of anything coherently
Photographic Miracles. The Holy Shroud of Turin.
(unopened plate and gutter, detail)
“It is not the duty of a technical journal to discuss matter so far removed from its province, but it did seem desirable, especially in view of the very misleading reproductions from sketches, etc., which have been published in certain lay journals, to give the public, as far as possible, the chance to discuss the evidence from first-hand knowledge. The large half-tone, given as a supplement to this issue, is an actual-size reproduction of the large print issued by the Committee of the Exposition of Sacred Art, with their full guarantee of genuineness, and is published with their permission...”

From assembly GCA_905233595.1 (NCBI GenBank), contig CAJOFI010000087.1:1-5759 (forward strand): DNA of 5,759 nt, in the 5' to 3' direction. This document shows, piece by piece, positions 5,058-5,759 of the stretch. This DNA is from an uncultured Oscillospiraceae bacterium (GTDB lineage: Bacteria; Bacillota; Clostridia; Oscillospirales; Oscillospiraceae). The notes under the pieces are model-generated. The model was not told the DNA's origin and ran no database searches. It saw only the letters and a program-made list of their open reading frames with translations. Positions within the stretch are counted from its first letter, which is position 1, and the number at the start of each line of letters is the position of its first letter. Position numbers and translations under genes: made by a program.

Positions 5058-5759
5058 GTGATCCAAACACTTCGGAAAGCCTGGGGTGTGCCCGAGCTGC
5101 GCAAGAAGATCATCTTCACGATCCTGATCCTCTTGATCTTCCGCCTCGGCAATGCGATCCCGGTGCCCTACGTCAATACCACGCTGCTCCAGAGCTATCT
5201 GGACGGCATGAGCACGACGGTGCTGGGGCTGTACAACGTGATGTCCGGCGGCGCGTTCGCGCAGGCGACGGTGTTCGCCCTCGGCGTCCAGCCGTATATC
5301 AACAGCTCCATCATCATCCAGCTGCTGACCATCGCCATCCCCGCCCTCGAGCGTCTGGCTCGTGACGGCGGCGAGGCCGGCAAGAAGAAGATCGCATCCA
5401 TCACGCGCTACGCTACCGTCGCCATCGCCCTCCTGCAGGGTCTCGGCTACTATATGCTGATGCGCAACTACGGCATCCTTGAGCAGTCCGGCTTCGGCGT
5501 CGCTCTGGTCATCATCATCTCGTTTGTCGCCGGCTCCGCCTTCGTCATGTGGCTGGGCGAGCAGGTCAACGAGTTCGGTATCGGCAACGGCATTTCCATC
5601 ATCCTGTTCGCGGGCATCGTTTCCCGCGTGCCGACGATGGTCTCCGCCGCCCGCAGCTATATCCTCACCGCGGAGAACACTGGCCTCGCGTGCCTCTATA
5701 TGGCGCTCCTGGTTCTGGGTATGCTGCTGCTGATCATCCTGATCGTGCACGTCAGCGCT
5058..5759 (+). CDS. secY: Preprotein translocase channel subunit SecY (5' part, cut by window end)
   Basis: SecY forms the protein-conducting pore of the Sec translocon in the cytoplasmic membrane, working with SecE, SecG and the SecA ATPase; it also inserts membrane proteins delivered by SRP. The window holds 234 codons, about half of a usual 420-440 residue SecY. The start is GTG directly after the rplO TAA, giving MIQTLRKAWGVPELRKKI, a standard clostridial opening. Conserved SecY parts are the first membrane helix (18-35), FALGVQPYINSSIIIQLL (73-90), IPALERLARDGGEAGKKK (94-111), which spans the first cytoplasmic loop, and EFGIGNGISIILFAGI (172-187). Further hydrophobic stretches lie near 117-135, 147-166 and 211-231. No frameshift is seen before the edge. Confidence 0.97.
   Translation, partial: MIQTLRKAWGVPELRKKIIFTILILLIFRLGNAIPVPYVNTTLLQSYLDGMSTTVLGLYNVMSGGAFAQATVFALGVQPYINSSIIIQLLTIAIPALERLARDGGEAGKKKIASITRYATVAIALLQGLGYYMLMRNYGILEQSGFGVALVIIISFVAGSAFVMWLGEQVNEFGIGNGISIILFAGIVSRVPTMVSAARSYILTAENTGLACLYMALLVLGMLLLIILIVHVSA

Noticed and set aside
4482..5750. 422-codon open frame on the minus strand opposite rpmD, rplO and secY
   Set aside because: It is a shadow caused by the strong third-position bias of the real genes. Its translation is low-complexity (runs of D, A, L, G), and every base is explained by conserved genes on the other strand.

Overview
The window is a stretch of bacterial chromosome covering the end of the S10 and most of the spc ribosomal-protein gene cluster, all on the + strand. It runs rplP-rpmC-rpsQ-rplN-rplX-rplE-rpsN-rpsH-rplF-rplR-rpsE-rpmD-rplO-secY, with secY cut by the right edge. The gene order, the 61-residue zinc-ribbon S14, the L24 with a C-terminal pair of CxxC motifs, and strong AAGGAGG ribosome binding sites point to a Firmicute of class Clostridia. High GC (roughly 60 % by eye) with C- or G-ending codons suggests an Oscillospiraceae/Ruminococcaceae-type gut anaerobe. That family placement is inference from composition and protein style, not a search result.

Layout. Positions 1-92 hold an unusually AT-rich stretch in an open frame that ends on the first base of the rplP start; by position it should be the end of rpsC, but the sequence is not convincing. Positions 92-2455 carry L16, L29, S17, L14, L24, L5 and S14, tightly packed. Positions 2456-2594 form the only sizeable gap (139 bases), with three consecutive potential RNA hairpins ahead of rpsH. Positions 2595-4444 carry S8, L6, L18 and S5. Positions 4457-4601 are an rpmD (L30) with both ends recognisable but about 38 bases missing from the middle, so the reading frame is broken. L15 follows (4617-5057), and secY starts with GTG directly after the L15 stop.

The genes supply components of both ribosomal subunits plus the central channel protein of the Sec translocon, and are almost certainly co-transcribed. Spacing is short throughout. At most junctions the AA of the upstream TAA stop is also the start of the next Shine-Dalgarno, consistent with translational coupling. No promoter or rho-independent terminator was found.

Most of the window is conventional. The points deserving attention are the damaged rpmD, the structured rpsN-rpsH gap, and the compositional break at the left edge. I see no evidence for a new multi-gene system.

Photogram 5:60 (December 1898) : 370
Princeton University copy, digitized March 20, 2008
“For it is, indeed, something entirely unnamed, even barely nameable which, at such moments, reveals itself to me, filling like a vessel any casual object of my daily surroundings with an overflowing flood of higher life... A pitcher, a harrow abandoned in a field, a dog in the sun, a neglected cemetery, a cripple, a peasant’s hut — all these can become the vessel of my revelation.”
I have lost completely the ability to think or speak of anything coherently.
Hugo von Hofmannsthal (1874-1929 *), The Letter of Lord Chandos (1902)
any casual object; holy shrouds; in certain lay journals; doubt; evidence; margins
Hugo von Hofmannsthal